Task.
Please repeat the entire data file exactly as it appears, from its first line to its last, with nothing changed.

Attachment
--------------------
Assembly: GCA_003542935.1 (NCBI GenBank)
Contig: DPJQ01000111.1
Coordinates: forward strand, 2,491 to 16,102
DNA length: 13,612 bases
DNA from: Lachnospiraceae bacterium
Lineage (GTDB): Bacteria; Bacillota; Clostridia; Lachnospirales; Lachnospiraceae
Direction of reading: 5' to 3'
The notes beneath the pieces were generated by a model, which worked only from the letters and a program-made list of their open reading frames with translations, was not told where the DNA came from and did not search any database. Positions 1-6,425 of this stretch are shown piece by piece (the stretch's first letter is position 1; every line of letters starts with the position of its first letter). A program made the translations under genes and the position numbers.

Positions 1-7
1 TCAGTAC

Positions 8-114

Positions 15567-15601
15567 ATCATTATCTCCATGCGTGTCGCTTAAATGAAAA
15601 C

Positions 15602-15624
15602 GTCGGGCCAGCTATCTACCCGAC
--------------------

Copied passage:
Assembly: GCA_003542935.1 (NCBI GenBank)
Contig: DPJQ01000111.1
Coordinates: forward strand, 2,491 to 16,102
DNA length: 13,612 bases
DNA from: Lachnospiraceae bacterium
Lineage (GTDB): Bacteria; Bacillota; Clostridia; Lachnospirales; Lachnospiraceae
Direction of reading: 5' to 3'
The notes beneath the pieces were generated by a model, which worked only from the letters and a program-made list of their open reading frames with translations, was not told where the DNA came from and did not search any database. Positions 1-6,425 of this stretch are shown piece by piece (the stretch's first letter is position 1; every line of letters starts with the position of its first letter). A program made the translations under genes and the position numbers.

Positions 1-7
1 TCAGTAC

Positions 8-114

Positions 15567-15601
15567 ATCATTATCTCCATGCGTGTCGCTTAAATGAAAA
15601 C

Positions 15602-15624
15602 GTCGGGCCAGCTATCTACCCGAC